This amazing braking technology is now down at the price point of the everyday fishermen. I am not sure many realize you can pick up a DC reel at about $179 in today’s market, brand new. These reels were $500 or $600 not all that long ago.
And just like the electronics, the higher quality materials are making their way down to the reels. This means that a $99 reel today is closer to the $250 reel of 10 years ago. Better gearing. Stronger frames. Much tighter tolerances in machining. Manufacturers realized that a reel needs to fish well. How important is the perfect handle on your reel? It is very important to me. They have realized the handle needs to match the gear ratio and the grips need to be comfortable and spin well. All of this was not in the price range of what we see today.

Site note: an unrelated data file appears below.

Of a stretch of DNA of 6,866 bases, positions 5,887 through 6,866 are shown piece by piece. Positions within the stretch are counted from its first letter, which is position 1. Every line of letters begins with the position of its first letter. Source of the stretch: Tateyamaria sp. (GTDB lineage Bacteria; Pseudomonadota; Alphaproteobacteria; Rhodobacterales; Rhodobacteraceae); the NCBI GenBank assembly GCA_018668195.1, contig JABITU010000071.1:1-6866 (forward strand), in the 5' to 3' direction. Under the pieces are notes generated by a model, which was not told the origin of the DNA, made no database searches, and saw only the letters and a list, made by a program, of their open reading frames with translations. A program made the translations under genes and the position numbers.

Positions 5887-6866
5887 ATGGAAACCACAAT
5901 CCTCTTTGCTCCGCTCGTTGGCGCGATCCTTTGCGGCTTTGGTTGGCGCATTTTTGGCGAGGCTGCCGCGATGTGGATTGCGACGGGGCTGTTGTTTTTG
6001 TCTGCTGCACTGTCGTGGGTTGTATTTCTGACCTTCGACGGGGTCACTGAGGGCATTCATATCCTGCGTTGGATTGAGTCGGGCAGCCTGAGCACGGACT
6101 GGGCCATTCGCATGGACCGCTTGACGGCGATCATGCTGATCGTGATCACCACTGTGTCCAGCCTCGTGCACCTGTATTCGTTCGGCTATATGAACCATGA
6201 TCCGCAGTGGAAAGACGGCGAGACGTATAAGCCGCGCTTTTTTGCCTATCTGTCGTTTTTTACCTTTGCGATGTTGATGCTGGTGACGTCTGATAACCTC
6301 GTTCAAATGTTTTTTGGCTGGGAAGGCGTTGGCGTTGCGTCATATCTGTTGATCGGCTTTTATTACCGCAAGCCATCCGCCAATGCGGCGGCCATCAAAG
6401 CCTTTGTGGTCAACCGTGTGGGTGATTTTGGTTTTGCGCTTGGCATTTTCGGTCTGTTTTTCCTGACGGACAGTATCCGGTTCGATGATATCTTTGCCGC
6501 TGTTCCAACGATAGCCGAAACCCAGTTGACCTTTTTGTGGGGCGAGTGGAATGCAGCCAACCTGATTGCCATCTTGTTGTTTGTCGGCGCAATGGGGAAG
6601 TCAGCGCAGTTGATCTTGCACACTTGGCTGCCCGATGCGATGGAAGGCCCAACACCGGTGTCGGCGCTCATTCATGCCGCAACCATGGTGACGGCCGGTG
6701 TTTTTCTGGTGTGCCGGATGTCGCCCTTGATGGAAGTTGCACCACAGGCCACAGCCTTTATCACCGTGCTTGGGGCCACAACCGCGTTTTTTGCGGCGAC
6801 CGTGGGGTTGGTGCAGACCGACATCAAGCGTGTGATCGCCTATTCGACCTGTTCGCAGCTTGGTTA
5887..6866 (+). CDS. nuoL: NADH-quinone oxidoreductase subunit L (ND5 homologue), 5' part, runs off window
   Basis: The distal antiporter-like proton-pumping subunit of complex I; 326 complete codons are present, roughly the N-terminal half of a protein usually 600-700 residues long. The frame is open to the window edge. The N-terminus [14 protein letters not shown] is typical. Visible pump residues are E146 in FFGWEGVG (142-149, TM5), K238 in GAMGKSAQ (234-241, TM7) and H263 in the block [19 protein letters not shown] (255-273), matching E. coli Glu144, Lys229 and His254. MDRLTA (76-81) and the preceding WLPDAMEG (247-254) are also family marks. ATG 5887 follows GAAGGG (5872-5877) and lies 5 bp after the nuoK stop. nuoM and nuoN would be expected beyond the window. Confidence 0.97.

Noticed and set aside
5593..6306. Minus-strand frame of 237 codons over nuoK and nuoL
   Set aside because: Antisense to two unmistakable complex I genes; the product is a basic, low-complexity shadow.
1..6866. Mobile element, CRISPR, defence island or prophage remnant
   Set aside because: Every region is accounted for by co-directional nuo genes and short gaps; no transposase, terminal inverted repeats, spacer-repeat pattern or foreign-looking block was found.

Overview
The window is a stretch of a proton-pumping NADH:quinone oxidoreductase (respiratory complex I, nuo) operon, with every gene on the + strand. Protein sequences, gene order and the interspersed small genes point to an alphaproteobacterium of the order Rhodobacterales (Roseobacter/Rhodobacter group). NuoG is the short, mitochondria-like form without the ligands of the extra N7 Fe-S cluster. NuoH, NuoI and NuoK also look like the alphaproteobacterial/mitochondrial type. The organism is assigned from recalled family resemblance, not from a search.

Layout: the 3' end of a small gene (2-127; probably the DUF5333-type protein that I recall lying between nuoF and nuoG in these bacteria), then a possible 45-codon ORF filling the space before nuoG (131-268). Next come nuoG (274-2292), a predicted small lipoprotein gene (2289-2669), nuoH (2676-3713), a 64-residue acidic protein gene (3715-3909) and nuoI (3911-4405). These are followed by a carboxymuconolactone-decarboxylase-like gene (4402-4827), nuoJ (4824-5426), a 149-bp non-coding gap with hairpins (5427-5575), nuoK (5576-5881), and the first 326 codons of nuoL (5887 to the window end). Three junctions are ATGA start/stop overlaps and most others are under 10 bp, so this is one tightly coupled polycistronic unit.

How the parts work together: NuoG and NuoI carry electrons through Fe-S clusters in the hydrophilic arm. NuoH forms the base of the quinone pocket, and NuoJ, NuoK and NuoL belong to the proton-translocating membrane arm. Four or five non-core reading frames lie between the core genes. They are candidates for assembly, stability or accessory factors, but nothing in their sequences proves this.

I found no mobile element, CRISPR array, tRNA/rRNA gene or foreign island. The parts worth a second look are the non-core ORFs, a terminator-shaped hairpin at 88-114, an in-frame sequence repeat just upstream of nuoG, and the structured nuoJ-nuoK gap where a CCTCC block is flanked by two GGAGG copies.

The idea of buying a lower-level reel and needing to upgrade bearings right away is basically a thing of the past. I’m not saying to stop upgrading your gear. That’s just plain fun to do. It’s that today you can truly purchase the reel and fish without a bunch of upgrades before you even hit the water.
I was able to get a brand new swimbait reel recently. Not a Conquest 300 at $549. This is a Curado K 300. It retails at $199. I have done nothing to it, less fish it. No flushing bearings and recoiling. No bearing upgrades or handle upgrades. I have had the reel few months now and fish it every weekend. It is an amazing reel, from the box to the lake — kind of like from farm to table. I adjusted the brakes where I liked them as well the side spool tension knob, and done. It’s become a go-to swimbait reel for me.
Spools are getting lighter on casting reels. That means it takes less inertia to get them going during the cast and keep them going after the cast. Lighter baits are now castable on many of the reels today. Lighter, meaning 1/8-ounce. That’s excellent.